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Format: Paperback
Because I am lazy and also can say it no better, by way of a synopsis I am just going to copy from this book's blurb:
"Liza and her mother have led a strange, enclosed life in their remote home, the gatehouse of a country mansion. But now all this must end. Eve has told Liza she must leave. Because Eve has killed a man. And he is not the first.
At seventeen years of age, with £100 in cash, Liza is cast adrift into a terrifying world she has never known. But she is not alone. For there is one secret that she has kept from her mother - her love-affair with Sean, the young man from the big house. With him, Liza gradually learns about the world, about herself, and must come to terms with the possibility that the murderous violence of her mother may also be present in her."
The Crocodile Bird (I love that title) is one of those very curious Rendell titles: one that is more literature than a crime novel, and one that is also very close to the style of the books published under her Barbara Vine name, in that it deals heavily with ideas about the effect of hidden crimes from the past coming to haunt the present. Indeed, this should probably have been published under that other name, so similar is it in style.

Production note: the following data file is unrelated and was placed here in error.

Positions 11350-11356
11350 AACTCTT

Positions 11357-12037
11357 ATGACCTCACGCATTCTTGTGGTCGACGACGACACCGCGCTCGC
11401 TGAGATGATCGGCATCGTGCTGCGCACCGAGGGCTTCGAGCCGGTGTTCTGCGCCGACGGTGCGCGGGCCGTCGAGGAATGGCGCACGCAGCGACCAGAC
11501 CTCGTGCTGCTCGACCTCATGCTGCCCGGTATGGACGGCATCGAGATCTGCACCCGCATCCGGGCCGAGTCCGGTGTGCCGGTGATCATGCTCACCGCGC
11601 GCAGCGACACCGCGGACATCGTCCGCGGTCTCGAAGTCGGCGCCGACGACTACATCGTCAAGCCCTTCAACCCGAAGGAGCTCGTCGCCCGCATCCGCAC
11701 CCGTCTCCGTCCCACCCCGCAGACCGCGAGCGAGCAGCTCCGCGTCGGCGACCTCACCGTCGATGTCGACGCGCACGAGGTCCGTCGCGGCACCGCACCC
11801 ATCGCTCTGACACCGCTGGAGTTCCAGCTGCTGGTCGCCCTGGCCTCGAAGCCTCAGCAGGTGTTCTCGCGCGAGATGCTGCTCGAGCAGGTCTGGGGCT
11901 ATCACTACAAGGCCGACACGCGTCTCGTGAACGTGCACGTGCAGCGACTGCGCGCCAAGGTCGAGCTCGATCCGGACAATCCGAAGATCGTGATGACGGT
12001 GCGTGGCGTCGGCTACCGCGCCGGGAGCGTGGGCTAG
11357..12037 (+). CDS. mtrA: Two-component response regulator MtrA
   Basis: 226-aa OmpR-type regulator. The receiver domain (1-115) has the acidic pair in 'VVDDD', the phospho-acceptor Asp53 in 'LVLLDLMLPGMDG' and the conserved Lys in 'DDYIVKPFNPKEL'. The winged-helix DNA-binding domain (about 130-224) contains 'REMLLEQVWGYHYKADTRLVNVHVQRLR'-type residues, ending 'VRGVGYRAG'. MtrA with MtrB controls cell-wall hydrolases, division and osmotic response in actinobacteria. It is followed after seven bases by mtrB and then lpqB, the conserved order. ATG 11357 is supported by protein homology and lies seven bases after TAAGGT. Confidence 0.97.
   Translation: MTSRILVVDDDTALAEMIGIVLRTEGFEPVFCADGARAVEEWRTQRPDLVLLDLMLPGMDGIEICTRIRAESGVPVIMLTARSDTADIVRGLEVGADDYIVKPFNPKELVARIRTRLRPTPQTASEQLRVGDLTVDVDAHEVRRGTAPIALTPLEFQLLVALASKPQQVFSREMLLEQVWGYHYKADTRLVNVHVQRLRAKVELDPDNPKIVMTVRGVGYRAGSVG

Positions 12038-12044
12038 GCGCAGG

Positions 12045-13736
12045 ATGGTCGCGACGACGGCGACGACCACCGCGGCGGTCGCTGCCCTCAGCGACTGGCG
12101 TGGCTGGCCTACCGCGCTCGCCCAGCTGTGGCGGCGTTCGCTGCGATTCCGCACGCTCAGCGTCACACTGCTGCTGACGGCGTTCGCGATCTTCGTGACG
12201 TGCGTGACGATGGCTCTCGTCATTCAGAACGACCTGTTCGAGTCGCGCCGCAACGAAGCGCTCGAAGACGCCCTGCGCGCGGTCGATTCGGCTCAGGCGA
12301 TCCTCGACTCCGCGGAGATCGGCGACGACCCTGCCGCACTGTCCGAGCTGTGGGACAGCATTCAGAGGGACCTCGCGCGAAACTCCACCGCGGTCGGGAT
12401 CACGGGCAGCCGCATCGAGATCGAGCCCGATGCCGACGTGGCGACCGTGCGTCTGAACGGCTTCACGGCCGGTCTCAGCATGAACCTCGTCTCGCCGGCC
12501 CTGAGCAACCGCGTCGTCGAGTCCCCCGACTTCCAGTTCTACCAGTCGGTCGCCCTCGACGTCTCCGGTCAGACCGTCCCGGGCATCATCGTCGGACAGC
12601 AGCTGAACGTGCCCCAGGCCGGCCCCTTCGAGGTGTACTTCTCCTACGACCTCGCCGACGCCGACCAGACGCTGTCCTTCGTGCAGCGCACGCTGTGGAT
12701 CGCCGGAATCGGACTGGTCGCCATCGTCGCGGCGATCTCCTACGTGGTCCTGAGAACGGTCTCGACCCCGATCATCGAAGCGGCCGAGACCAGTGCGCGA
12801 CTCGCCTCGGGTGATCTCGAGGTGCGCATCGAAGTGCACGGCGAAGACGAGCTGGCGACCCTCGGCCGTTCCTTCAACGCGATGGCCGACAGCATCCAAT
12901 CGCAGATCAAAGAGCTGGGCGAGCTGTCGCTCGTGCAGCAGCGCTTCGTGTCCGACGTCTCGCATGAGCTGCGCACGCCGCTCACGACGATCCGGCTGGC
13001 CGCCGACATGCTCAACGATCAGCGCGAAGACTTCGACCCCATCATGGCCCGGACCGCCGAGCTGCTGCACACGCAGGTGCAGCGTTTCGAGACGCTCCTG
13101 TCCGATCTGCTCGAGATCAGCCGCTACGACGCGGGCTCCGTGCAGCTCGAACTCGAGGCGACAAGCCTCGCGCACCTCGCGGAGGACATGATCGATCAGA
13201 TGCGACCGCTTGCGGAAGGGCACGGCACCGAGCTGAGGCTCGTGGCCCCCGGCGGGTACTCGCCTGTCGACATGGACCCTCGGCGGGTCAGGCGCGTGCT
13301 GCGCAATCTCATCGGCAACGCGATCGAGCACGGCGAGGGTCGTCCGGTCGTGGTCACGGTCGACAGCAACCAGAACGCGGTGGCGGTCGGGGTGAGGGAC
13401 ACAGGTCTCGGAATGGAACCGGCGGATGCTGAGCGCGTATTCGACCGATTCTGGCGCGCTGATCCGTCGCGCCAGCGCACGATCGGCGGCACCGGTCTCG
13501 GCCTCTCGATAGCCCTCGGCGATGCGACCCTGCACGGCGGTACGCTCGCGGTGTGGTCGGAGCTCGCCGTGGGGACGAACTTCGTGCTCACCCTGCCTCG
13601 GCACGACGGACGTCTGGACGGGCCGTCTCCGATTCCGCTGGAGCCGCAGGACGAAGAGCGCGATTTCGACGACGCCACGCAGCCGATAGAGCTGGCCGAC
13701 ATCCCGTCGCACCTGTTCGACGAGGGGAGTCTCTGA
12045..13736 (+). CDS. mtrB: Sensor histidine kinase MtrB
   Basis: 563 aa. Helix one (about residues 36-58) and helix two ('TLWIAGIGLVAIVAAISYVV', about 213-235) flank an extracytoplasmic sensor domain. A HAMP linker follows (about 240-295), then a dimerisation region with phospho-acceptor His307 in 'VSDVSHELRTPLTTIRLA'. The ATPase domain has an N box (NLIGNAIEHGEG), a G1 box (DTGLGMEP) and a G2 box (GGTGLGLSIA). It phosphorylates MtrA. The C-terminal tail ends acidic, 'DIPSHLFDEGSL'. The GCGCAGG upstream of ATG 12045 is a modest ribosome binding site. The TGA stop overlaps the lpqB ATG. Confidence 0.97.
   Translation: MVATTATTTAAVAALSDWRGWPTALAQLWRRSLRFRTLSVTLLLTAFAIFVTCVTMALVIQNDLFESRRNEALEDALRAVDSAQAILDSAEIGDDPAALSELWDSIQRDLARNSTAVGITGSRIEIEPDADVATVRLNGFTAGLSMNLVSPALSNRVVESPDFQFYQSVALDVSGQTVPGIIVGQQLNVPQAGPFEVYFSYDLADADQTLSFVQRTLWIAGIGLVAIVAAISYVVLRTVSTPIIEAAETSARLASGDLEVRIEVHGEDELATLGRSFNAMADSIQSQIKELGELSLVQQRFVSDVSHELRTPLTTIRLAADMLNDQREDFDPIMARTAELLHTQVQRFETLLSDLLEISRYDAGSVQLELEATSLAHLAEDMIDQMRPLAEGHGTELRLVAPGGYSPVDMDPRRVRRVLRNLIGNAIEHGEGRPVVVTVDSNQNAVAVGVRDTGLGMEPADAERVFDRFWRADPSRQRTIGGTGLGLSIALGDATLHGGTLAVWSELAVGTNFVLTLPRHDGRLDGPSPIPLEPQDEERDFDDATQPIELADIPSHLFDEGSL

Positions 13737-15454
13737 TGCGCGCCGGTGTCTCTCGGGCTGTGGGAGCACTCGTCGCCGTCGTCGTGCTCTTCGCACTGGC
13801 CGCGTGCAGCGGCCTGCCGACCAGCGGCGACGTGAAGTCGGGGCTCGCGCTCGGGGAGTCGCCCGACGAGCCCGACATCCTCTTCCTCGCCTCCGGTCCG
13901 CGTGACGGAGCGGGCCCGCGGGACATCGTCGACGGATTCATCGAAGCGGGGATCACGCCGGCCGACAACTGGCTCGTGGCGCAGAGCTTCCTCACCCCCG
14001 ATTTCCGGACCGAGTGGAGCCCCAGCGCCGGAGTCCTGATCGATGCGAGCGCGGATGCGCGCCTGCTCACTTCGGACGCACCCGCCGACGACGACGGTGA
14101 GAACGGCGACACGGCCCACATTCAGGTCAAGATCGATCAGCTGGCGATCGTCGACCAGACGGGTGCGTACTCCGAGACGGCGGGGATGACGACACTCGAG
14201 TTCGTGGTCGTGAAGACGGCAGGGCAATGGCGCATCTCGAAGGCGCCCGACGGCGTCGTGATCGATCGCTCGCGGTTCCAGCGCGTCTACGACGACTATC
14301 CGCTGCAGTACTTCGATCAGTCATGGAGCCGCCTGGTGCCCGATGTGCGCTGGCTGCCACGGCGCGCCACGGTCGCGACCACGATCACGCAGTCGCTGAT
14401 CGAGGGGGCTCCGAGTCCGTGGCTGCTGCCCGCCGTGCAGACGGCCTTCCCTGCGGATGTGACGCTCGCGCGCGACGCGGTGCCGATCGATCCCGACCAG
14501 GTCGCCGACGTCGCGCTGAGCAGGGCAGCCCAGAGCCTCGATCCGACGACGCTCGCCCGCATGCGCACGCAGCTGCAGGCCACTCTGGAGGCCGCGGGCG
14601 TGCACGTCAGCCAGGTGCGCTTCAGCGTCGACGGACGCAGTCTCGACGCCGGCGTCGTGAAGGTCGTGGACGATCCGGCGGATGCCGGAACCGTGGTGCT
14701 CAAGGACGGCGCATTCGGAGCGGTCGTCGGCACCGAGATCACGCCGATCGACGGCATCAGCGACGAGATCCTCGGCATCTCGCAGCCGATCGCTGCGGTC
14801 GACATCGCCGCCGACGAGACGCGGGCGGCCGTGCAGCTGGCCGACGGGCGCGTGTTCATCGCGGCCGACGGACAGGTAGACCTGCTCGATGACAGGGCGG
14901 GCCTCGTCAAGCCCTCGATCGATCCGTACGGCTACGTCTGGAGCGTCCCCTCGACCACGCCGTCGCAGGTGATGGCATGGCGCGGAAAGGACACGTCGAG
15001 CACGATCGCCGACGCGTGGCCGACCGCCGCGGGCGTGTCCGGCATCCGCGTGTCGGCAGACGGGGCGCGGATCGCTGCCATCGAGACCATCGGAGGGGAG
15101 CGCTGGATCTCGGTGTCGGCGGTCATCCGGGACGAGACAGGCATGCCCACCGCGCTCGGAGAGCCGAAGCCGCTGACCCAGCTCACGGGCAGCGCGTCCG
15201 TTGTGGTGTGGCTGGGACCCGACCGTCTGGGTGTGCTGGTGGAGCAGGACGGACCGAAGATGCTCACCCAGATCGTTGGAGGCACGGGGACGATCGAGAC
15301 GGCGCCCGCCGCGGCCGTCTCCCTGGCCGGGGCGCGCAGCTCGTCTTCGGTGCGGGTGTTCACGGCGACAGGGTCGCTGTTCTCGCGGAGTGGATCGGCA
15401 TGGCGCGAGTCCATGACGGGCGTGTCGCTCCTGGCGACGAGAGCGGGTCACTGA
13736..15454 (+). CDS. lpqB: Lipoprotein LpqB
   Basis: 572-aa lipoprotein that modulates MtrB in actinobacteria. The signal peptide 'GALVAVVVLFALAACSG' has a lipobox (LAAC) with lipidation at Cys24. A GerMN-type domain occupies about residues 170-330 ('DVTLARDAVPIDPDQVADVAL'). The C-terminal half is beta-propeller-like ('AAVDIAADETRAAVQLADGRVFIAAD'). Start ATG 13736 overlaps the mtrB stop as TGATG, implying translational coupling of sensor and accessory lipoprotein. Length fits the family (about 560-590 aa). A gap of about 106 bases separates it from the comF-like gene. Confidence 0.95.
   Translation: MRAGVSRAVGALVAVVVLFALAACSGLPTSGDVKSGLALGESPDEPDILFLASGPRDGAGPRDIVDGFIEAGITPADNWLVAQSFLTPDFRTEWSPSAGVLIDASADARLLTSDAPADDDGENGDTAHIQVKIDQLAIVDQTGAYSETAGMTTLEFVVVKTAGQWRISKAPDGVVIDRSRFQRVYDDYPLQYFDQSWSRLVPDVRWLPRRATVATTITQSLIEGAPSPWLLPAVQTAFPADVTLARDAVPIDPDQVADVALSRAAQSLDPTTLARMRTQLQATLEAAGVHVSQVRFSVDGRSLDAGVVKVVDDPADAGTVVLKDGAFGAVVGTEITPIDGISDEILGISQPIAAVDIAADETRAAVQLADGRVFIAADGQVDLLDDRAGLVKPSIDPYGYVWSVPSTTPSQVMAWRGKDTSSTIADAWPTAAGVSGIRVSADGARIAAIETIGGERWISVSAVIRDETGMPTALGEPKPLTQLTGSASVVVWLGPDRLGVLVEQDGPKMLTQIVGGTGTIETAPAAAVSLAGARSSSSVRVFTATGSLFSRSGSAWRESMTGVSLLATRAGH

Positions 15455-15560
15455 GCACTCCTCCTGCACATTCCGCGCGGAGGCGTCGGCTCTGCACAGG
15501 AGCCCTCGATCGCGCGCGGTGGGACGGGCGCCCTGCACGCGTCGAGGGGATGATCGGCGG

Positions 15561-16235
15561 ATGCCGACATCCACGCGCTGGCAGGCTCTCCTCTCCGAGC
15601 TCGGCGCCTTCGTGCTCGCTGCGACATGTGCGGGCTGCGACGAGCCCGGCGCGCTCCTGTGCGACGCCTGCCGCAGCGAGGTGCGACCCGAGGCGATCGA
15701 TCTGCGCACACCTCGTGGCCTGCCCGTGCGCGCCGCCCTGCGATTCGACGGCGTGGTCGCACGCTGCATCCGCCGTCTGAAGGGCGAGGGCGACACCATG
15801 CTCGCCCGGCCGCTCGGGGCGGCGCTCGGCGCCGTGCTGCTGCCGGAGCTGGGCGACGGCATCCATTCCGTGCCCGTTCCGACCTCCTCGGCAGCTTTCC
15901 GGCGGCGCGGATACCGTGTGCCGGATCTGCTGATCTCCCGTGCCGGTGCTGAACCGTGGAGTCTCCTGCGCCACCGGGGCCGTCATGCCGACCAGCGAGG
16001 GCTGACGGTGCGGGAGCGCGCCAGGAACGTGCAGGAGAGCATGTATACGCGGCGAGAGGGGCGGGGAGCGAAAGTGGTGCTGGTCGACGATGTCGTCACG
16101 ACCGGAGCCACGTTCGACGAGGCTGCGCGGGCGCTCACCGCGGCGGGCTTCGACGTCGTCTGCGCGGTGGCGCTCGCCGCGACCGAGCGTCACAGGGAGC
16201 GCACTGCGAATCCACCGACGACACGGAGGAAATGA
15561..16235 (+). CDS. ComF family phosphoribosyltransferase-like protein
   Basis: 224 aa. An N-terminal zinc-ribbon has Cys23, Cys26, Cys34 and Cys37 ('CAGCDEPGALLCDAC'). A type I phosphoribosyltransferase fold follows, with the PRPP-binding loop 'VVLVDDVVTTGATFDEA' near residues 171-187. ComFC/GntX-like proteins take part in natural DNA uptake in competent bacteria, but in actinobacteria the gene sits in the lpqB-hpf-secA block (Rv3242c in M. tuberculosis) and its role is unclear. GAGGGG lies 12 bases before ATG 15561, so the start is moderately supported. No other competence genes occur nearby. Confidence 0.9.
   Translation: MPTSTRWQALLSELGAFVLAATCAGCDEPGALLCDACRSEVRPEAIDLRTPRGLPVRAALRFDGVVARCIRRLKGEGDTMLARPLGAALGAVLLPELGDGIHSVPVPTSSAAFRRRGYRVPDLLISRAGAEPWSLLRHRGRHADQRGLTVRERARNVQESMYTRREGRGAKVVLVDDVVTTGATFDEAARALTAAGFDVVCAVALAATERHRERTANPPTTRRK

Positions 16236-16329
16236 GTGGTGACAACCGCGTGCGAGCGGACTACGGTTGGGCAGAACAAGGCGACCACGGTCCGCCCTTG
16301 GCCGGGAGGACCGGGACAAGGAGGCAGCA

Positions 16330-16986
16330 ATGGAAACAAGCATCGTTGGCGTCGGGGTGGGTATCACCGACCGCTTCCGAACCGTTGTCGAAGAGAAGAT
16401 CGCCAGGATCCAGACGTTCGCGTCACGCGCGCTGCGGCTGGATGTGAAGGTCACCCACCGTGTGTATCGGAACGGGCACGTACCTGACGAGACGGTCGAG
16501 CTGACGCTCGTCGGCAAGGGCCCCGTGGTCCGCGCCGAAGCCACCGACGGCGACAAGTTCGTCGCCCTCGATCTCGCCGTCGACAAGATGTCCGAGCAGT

If I were forced to pick a favourite title by Rendell...no, strike that. I couldn't possibly choose a favourite. If I were forced to pick a top five, this would unquestionably be in there somewhere. Thinking about it, though, I am finding it hard to elucidate upon exactly why, apart from saying something like, It's brilliant. It is, that is true, but there is far more that can be said about it.
Read more ›
Comment 6 people found this helpful. Was this review helpful to you? Yes No Sending feedback...